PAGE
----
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COLUMN ONE

College football's spotlight shines on Boise State and its unique stage

The Broncos have long been known for playing their home games on blue artificial turf, and what started as little more than a gimmick has become a key part of the university's identity.

September 22, 2010|Chris Dufresne

Reporting from Boise, Idaho — At Boise State University, where the color of the football turf mirrors that of a deep-blue pond, the curious seek to confirm tales of water-seeking birds diving to feathery deaths on the stadium surface — yarns just plausible enough to keep a myth alive.

"I can neither confirm nor deny," says university Athletic Director Gene Bleymaier, tongue planted firmly in cheek.

What can be verified is that the blue artificial turf at Bronco Stadium has achieved no small level of fame, spawning copycats and prompting the school to seek federal trademark protection.

"It was a shock when I first saw it," says Geraldo Hiwat, a freshman receiver from Holland who knew little about Boise State — except for the turf — when he came to the United States for his senior year of high school. "I made a picture and sent it back to Holland. I couldn't wait to … tell everyone I played on the blue field."

Opponents are not so enthusiastic. Some complain that the field camouflages the home team's uniforms, creating a competitive edge.

"It is an advantage for sure," says Coach Mike Riley, whose Oregon State team plays at Boise State on Saturday. "Even starting out watching them on film, looking at the numbers, it all blends together when you're trying to scout them."

But what might look like a splotch of blue on a scouting video is an integral part of a brand that has set what used to be an Idaho junior college apart from the rest of the nation's 120 major-college teams. Introduced in 1986, the blue turf was famous long before the school's football program — ranked No. 3 in the nation in this week's media and coaches' polls — started winning on college football's biggest stages.

"It's our swoosh," Bleymaier says of the field. "What the swoosh is to Nike, the blue field is to Boise State."

Like Norma Desmond in "Sunset Boulevard," the turf is ready for its close-up. Saturday's game between the Broncos and 24th-ranked Oregon State will be nationally televised in prime time — 5 p.m. on Channel 7 in Los Angeles.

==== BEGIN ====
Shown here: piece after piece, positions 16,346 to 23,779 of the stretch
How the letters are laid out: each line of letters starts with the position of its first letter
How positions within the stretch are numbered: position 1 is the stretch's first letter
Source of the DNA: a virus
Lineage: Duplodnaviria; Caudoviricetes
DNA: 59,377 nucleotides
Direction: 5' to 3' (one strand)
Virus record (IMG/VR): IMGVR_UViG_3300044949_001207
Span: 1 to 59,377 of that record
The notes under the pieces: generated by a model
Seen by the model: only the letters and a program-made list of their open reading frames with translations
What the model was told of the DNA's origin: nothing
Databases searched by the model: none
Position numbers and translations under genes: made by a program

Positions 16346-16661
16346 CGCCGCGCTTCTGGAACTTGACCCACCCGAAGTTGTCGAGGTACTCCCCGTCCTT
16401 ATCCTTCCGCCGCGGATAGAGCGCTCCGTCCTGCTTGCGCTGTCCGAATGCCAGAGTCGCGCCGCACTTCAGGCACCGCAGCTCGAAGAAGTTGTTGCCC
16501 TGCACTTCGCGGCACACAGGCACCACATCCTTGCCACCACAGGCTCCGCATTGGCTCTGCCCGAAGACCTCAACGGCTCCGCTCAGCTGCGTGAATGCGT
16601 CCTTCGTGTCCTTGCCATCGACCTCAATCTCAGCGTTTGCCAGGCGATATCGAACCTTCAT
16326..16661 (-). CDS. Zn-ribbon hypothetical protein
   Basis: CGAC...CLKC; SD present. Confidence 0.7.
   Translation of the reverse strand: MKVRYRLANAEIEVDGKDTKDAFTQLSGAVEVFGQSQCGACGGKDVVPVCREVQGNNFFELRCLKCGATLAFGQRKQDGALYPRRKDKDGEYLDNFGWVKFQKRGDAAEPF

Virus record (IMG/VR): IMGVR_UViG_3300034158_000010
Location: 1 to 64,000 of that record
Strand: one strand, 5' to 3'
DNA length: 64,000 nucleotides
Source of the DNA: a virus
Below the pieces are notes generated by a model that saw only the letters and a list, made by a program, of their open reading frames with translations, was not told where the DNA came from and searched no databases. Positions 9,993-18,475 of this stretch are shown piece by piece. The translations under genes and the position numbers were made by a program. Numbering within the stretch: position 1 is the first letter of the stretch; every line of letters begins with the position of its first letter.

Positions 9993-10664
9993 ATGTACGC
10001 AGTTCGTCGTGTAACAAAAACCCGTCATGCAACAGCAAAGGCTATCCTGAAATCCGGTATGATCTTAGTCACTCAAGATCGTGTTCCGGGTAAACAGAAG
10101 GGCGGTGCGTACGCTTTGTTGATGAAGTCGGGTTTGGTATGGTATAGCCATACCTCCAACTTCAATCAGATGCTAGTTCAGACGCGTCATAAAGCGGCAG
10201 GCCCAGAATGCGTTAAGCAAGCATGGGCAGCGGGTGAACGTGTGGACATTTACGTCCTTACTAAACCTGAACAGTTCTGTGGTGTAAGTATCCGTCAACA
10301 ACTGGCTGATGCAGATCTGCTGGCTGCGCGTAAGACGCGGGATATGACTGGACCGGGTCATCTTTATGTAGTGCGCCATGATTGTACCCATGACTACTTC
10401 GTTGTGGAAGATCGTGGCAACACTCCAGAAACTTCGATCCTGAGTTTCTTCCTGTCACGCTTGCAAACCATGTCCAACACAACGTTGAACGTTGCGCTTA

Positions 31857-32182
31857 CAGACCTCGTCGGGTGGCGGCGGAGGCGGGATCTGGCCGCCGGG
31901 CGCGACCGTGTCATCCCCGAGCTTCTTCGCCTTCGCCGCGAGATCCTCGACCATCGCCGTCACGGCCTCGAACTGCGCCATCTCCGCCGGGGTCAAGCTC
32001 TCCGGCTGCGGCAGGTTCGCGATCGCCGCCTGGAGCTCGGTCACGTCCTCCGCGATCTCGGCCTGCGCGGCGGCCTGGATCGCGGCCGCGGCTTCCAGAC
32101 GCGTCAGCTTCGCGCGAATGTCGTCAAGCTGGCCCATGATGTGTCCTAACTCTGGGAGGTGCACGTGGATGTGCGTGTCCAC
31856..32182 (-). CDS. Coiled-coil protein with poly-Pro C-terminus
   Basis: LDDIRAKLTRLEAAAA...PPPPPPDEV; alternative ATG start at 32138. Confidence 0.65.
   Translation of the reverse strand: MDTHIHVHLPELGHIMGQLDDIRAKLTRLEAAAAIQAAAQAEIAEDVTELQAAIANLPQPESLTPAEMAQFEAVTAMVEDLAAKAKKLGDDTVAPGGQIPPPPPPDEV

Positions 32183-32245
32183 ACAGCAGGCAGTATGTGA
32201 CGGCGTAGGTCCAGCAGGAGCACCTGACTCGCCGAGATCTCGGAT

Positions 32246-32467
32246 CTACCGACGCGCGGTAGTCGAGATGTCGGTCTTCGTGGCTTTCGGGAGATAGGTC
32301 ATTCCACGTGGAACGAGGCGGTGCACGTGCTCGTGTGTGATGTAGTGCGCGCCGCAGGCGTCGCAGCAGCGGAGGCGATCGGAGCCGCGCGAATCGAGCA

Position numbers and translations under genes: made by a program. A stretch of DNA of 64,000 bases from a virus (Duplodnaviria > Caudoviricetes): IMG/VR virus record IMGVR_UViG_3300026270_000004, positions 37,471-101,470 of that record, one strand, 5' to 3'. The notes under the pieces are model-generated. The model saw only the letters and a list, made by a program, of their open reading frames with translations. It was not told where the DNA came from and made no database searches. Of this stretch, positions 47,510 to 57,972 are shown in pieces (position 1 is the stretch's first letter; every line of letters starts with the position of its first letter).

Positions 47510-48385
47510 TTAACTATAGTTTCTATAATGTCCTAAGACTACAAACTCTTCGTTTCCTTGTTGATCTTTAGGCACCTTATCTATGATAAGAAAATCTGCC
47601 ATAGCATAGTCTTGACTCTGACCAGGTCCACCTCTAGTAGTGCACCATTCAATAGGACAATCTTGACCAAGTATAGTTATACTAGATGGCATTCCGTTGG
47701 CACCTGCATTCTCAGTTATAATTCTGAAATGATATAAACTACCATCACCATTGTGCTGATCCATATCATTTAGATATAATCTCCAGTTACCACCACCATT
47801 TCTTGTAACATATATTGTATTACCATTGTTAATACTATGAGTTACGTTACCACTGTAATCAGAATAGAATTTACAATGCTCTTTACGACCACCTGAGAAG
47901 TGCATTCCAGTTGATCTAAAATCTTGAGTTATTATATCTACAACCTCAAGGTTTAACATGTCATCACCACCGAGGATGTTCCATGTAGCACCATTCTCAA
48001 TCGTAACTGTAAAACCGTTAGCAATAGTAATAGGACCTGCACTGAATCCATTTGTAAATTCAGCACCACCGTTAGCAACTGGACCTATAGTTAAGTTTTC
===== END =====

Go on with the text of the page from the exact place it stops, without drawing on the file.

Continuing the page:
Boise State needs a victory to keep its hopes of becoming the first school from outside college football's six major conferences to play for a Bowl Championship Series national title. Just as important in Boise, it's also the night for rolling out a brand new blue carpet.

As for the old stuff, swatches of it have been cut up and sold on Craigslist. Some alumni have used pieces of the turf to frame their diplomas.

Any talk of returning to the traditional green is considered blasphemous.

"Blue is what got us started, and why should we get rid of it?" says Scott Huff, a student at Boise State in his sophomore year. "Imagine if we lost our first game on green grass."

Bleymaier, the godfather of Boise's blue grass, grew up in San Pedro, played football at UCLA in the early 1970s and was an assistant athletic director for the Bruins before arriving at Boise State in 1981. A few years later, during a long airplane flight, he hatched what he acknowledged was a cockamamie plan to replace the field's green artificial surface.

For $750,000, the school was "going to take out a green field and put in another green field," Bleymaier recalls thinking. "And nobody is going to notice or care.

"That bothered me. If I paint my house, I paint it a different color so the neighbor knows I painted my house."

Boise State's school colors were orange and blue. He knew orange wouldn't fly, but what about blue?

He took the idea to John Keiser, who was then president of the university.

"I got this idea," Bleymaier recalls telling Kaiser, "You're going to think I'm crazy."

Keiser asked for a few days to consider it and returned with the answer: "Let's do it."

No one was told — not even the football coach.

When Boise State held a news conference to announce the green field was going blue, the general consensus was: These guys are crazy.

Bleymaier then called AstroTurf, which had produced Boise's fake grass since 1970, and put in his order for blue. The company balked. But AstroTurf changed its tune and embraced the color after Bleymaier suggested he might take his business elsewhere.

Getting the color right, though, was another challenge. Substituting blue dye for green wasn't technically difficult. The problem was, they had about 200 shades of blue to consider.

"Pretty close" does not work with school colors. Texas' teams do not wear orange, but burnt orange, and Alabama's red is crimson.

"It can't be Navy blue, it can't be dark blue," Bleymaier says. "It can't be aqua blue, it can't be powder blue like UCLA." Boise's is called reflex blue, which is close to Navy's blue but not quite as dark.

AstroTurf said it would try its best.

Bleymaier scheduled the installation for the heart of summer, when the campus would be mostly empty.

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